The first day began in Madras, Oregon, a high desert town of about 6,000. The route is called the Madras Mountain View Scenic Bikeway, which sounds a bit tame for 3 Ornery Hombres. The loop is 30 miles and didn’t include that many mountain views on account of it was overcast. But it was plenty death-defying, let me assure you tenderfeet out there riding in your motorized sofas. One guy pulled up next to me as I was climbing a hill and said there were 3 cougars out there and he is going to shoot them if he can. He said, “You should be carrying a .38”. I replied, “Ok! I’ll carry a 38, 39, whatever it takes!” We wondered if the cougars were felines or half-drunken country barflys looking for some fun. But either way, we escaped that threat and rode safely back to town. Once there, we drank a beer or two to quench our thirst and tame our ornery-ness.
Smith Rock Bivy Camp
We camped two nights at the Smith Rock State Park bivouac camp. Smith Rock is a destination for rock climbers across the world, and, despite the large number of people there, the campsite is set up in a way that there is plenty of room. The cooking area is centralized, and it was fascinating to talk all of the people about their climbs or whatever else they were doing.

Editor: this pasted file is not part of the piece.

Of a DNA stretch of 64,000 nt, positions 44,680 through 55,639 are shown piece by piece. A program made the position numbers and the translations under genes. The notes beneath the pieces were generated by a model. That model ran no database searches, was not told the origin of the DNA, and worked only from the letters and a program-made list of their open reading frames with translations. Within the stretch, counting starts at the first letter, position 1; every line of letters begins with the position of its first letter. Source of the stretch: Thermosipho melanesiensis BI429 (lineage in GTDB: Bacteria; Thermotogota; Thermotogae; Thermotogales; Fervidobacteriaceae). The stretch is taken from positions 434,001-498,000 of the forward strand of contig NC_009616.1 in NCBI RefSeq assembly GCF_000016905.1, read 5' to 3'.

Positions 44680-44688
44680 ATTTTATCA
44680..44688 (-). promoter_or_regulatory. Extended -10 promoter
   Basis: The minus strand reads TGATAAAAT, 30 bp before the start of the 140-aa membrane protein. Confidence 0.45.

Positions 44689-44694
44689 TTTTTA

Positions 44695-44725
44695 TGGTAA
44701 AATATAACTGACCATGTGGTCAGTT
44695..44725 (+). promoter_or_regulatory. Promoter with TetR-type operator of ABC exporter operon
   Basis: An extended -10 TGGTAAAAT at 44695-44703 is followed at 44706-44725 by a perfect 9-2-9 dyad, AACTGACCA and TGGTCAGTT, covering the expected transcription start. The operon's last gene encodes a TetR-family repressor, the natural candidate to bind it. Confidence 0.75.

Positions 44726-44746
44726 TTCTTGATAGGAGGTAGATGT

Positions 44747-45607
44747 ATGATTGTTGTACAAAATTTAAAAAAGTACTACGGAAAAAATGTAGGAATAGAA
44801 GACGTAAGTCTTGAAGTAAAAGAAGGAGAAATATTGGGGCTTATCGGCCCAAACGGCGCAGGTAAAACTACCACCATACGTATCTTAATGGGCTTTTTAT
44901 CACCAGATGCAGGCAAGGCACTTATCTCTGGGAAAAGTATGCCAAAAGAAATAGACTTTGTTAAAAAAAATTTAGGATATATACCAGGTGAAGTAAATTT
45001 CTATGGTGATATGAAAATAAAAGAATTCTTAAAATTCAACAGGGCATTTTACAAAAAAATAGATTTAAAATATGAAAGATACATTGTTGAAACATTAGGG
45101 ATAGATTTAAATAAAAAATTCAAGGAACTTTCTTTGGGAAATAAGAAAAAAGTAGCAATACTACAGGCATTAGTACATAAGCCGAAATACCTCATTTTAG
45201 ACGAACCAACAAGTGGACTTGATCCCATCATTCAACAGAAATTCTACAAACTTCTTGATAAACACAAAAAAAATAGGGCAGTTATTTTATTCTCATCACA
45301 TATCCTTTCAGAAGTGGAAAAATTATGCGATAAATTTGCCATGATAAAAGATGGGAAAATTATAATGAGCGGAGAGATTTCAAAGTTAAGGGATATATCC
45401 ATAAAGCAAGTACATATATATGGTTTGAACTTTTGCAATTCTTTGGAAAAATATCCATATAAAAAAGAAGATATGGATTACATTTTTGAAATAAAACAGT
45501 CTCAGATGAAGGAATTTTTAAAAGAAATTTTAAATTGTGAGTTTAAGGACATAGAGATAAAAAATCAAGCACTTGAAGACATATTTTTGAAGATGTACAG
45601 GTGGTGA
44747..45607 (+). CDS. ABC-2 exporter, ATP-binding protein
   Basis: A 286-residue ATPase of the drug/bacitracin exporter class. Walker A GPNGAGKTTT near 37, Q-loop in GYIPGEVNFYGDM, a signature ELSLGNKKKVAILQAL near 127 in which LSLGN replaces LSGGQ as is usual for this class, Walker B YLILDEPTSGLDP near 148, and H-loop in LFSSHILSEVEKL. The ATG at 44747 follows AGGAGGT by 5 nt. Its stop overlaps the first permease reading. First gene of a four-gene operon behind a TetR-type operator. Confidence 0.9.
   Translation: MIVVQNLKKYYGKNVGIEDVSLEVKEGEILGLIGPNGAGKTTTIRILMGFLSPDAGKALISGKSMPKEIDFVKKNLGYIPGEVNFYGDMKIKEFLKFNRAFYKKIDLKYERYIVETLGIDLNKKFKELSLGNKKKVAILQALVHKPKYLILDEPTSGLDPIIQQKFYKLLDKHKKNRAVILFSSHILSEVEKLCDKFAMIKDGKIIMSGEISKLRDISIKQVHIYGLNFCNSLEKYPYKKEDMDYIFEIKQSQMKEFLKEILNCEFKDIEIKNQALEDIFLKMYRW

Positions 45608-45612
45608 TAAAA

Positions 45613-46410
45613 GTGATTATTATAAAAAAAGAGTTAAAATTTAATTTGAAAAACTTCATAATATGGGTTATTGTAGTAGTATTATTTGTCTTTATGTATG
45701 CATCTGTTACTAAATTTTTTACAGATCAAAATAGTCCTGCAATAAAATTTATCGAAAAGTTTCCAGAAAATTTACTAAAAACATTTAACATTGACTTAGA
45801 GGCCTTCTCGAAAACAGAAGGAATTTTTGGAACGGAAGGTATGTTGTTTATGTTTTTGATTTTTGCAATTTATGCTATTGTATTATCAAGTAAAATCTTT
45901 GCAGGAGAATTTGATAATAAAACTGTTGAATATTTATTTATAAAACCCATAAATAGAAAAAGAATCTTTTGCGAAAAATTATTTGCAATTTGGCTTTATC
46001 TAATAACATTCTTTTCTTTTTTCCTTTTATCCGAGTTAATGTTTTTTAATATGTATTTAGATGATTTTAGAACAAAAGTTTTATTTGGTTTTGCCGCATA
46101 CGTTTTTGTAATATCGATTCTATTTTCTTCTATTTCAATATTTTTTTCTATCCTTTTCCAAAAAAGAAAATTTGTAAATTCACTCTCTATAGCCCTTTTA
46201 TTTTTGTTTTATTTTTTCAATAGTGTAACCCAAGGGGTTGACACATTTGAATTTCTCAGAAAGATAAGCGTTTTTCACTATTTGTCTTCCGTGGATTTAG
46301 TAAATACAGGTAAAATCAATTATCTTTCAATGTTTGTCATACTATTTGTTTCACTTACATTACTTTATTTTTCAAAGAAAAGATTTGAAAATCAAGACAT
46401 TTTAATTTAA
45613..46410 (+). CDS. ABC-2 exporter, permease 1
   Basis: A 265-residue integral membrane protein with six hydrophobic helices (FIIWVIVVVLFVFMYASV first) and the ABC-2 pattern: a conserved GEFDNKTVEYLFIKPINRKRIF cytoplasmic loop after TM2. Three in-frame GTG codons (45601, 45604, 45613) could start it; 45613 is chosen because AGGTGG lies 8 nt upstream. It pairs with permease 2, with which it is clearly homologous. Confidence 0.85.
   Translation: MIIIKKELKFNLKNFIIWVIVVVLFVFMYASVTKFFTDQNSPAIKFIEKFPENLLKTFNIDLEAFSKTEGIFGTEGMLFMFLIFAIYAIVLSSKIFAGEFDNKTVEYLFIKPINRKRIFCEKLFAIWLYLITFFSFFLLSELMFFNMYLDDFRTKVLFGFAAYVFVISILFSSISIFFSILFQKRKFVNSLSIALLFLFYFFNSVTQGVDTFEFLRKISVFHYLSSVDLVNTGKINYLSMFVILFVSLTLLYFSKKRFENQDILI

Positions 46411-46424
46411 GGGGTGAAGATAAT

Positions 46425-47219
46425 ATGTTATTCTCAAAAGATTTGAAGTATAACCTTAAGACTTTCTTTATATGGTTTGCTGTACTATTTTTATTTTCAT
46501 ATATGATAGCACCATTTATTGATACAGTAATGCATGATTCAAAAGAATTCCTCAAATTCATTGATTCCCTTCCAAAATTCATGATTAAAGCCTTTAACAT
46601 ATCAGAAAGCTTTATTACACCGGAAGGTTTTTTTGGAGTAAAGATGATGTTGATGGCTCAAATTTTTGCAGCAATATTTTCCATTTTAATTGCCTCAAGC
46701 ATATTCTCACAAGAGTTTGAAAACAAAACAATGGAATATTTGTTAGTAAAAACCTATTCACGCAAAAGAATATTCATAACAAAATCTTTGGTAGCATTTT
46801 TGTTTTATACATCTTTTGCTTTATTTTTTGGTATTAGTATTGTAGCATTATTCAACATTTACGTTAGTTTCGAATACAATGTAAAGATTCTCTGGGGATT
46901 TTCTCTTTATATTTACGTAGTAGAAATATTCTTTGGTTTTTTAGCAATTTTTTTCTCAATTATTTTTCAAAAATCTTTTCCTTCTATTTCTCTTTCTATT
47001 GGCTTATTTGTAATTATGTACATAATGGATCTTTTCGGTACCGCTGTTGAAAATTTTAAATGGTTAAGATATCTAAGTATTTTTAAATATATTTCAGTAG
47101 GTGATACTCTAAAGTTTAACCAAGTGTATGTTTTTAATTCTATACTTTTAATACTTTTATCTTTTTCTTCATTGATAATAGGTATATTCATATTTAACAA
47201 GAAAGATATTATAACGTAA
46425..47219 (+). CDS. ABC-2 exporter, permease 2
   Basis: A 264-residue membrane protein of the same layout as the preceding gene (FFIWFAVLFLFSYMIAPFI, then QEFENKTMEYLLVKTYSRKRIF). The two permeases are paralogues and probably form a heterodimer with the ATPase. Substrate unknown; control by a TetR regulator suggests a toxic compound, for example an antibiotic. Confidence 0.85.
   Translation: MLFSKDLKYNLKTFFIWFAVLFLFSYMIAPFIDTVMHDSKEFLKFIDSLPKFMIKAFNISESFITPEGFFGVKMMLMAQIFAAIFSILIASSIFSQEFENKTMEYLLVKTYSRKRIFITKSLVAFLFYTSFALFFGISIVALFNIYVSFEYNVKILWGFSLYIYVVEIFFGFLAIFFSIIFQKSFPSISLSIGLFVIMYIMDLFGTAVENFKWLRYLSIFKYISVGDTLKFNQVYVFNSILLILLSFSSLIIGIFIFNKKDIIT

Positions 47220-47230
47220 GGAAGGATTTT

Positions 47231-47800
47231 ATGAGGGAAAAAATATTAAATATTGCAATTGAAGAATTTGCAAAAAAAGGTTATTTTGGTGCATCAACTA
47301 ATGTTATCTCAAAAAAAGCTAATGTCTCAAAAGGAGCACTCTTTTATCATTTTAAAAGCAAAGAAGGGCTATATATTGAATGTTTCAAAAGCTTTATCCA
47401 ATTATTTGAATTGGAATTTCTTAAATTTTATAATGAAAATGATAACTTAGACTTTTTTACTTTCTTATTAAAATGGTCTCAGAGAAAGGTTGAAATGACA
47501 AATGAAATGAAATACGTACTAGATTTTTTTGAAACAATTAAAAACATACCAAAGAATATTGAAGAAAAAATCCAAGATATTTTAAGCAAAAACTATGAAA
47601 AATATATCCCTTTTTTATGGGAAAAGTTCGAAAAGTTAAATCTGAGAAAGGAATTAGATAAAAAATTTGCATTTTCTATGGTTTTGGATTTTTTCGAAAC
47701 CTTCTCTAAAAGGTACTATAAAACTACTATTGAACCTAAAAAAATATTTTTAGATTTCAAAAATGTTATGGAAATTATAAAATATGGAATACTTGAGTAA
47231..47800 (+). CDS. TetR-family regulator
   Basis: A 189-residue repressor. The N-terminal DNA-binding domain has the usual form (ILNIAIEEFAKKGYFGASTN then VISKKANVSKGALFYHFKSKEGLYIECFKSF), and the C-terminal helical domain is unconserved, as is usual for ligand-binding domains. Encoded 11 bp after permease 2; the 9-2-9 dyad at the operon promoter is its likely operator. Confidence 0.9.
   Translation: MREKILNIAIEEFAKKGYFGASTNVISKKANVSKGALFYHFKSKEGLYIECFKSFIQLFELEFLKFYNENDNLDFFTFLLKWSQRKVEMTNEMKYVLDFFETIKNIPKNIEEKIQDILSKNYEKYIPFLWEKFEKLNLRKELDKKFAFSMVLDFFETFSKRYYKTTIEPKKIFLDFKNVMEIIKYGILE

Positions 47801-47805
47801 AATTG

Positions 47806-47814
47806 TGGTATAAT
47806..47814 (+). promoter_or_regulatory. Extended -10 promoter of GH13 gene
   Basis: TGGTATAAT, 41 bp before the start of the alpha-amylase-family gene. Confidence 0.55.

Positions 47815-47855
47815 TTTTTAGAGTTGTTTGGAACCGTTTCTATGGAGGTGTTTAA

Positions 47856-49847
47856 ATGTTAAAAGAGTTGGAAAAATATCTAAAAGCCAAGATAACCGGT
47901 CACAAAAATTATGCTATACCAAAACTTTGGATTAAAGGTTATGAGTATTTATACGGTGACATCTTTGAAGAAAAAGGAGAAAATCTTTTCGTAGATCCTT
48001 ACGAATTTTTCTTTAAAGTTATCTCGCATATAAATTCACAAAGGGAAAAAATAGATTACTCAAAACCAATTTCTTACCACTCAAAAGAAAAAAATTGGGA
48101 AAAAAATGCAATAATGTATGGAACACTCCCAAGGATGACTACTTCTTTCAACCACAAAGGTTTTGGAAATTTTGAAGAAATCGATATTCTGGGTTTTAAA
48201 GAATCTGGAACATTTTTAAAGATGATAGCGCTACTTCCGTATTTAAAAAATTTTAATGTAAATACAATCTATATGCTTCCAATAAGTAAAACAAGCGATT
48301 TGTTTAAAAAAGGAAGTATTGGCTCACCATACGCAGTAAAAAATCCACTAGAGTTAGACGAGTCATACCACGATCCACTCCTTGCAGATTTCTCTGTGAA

Often when camping there is a pretty large asshole contingent- loud drunkenness, leaving trash around, singing Elvis until 3 a.m., etc. You know, just like my buddies and I used to camp way back in the olden days. But even though there were large numbers of relatively young whipper snappers, there was no crapola. They were all in bed by 11 because they were primarily there to climb enormous rock walls, and staying up until 3 am drinking and singing Elvis songs would not enhance that experience. Some probably were experimenting with the Devil’s Weed, also known as Satan’s Spinach and my favorite, Cheeb. But give me stoned campers over drunk ones any day.
We rode about 37 miles on the Sisters to Smith Rock Scenic Bikeway halfway to Sisters, and the next day we rode up the McKenzie Highway to McKenzie Pass. The highway is closed completely for the winter, and every spring, usually around late May, they begin the process of plowing the road. Once they punch one lane through, it’s open for bikes only until most of the snow melts, which is normally late June. So we had amazing scenery and no cars for much of the ride.